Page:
Thomas Braatz wrote (December 26, 2002):
BWV 140 – Provenance:
The autograph score was lost early on. There is absolutely no information about its whereabouts beginning with the distribution of cantatas after Bach’s death.
The original parts found their usual way to the St. Thomas School through the bequest of Anna Magdalena soon after Bach’s death. Missing from this group of parts are the violin doublets and possibly a doublet of the continuo part as well.
A number of copies were made, one of which was a copy of the score by Christian Friedrich Penzel (very likely only a copy of the parts at the St. Thomas School) and is dated the 10th of August 1755. However, the fact that the Corno part is missing in this score might point to a copy directly from Bach’s score, since there are other instances where Bach did not have the Corno in the score but a Corno part was found among the original set of parts.
The copyists involved in the original set of parts are Johann Ludwig Krebs (who copied the greatest number of parts), copyists 1, 2, 3, 4 and J. S. Bach, who completed certain parts, added the figured bass to the b.c., made corrections and added articulation marks.
A question comes to mind, a question that still remains unexplained: Did the librettist already complete this text during the year of the chorale cantatas (1724/25)? This particular liturgical Sunday did not occur during this year, hence this cantata text could have been written at that time, but the cantata’s music not composed until 1731.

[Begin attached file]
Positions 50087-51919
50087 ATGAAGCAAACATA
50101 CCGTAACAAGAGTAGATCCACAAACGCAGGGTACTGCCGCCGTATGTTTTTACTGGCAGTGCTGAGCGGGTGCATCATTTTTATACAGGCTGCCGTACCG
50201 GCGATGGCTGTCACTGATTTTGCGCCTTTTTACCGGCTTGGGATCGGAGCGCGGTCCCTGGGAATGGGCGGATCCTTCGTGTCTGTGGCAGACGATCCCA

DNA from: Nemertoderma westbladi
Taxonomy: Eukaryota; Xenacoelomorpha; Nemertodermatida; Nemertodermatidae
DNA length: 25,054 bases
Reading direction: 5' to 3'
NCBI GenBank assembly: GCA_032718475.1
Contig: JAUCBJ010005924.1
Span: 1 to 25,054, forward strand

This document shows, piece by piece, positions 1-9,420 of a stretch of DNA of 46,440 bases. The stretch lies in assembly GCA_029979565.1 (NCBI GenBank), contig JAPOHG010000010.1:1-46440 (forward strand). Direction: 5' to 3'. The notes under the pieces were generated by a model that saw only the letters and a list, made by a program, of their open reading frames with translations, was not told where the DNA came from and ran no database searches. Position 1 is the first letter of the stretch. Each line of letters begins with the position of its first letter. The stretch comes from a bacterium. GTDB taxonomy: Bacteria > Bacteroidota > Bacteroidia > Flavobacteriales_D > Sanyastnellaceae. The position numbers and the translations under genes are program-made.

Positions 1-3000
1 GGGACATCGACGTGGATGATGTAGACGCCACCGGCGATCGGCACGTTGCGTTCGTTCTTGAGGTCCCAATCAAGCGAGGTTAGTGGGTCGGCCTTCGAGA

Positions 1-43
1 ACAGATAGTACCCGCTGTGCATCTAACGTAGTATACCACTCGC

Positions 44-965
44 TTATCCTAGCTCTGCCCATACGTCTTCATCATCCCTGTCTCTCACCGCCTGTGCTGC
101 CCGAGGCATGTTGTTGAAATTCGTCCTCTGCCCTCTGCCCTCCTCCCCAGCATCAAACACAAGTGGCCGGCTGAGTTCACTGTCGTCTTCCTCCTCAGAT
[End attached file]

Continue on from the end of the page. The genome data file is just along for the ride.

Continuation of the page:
Date of 1st Performance:
Since the 27th Sunday after Trinity occurred only twice during Bach’s tenure in Leipzig: 1731 and 1742, Alfred Dürr, using the various methods available to him (watermarks, handwriting analysis to determine which copyists were involved, etc.), narrowed down these two options to leave only one: November 25, 1731. It does not appear that Bach performed it a second time in 1742 (this despite the fact that he would not have to compose a new cantata for such a Sunday that rarely occurred.) This assumption can be made because none of the parts show evidence that the parts had been used a second time.